Nigel
Good information. As for me, my main adhesive is plain old Titebond, or that yellow carpenter glue. This stuff is very poor for working with foam though, it is an air drying type of adhesive. Inside the foam, Titebond might never cure.

A few years back I glued together two pieces of balsa sheeting, one with CA, one with Titebond. As weighed on a gram scale, after the Titebond was fully cured, it weighed LESS than the CA.
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Old 07-10-2012, 05:13 AM
  #16  
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I really like the welders adhesive for working with foam. Built 2 EPP planes with it now and super strong bonds that are also a bit flexible.
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Old 07-10-2012, 06:38 PM
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solentlife
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Originally Posted by kyleservicetech View Post
Good information. As for me, my main adhesive is plain old Titebond, or that yellow carpenter glue. This stuff is very poor for working with foam though, it is an air drying type of adhesive. Inside the foam, Titebond might never cure.

A few years back I glued together two pieces of balsa sheeting, one with CA, one with Titebond. As weighed on a gram scale, after the Titebond was fully cured, it weighed LESS than the CA.
Traditional model building with balsa fuselage and ply doubler called for Contact glue to be used. In early days of my building - I ignored the advice and used epoxy ... Then an older guy showed me why contact glue was preferred. The fuselage sides could be formed to the bend and shape required AFTER the glue had set. But with epoxy and other general glues - you couldn't do that. Second that the contact glue held that doubler in place securely ... if you made mistake when bringing them together ... it was difficult to separate them !!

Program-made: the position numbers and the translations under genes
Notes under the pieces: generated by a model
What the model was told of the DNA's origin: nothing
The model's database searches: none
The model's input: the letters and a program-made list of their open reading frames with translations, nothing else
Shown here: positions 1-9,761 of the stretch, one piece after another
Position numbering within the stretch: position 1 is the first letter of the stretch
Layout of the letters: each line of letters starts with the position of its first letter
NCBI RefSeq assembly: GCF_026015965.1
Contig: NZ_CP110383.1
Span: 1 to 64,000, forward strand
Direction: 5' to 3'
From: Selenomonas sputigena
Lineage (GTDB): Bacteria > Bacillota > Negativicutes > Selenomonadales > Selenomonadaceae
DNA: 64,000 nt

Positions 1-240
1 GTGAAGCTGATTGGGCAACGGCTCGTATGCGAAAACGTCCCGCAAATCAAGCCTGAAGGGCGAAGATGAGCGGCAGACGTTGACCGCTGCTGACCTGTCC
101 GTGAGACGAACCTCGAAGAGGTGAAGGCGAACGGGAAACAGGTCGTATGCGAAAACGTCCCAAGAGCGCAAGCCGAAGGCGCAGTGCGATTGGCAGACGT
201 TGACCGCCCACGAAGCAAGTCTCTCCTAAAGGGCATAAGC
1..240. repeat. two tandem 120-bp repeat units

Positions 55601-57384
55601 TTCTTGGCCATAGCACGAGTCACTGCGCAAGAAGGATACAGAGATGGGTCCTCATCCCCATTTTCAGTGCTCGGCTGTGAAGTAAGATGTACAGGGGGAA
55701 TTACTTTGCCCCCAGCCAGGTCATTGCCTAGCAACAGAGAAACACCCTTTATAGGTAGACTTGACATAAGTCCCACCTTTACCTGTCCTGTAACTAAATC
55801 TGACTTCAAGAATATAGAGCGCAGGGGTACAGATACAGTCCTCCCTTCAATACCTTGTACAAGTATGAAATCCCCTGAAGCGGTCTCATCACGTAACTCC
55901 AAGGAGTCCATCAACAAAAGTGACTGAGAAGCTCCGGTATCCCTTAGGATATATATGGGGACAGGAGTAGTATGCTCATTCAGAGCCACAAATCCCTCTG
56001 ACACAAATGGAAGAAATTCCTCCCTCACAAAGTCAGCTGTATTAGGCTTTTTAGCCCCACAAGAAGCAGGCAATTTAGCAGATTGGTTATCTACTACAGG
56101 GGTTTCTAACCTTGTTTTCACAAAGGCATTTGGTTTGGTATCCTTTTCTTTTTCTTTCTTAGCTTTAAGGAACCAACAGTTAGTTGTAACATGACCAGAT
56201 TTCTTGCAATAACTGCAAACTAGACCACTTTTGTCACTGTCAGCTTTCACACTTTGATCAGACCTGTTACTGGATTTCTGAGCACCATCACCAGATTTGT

Today with foam - my main glue is 5 min epoxy. Coming up second in my arsenal for foam is Hot glue but as a filler only. CA has no place in my foam arena.
Next for my conventional builds - then it's PVA wood glue, with epoxy in the areas that need solid strength. CA is only used as a tacking agent to hold something while the main glue sets.



Nigel
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Old 07-10-2012, 07:31 PM
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kyleservicetech
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Originally Posted by solentlife View Post

Coming up second in my arsenal for foam is Hot glue but as a filler only. CA has no place in my foam arena.
Next for my conventional builds - then it's PVA wood glue, with epoxy in the areas that need solid strength. CA is only used as a tacking agent to hold something while the main glue sets.



Nigel
Is that the "High Temperature" hot glue, or "Low Temperature" hot glue?

As for CA adhesives, I've found several of my ARF balsa/ply models had the plywood landing gear plate secured to the fuselage with very thin CA.

IMHO, this area is one place that requires epoxy. Both my club members and I have had CA glued plywood landing gear plates come completely off the model airplane, even on a good landing.

One old timer in our club takes every one of his ARF models and beefs up the landing gear structure with fiberglass and epoxy. He's never had one come apart. His models are mostly gasoline powered size units.
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Old 07-10-2012, 07:47 PM
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road king 97
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I use tight bond 11 on all my balsa builds and gorilla glue on foamy;s .I use hot glue just to tack things together till the gorrila glue cures. joe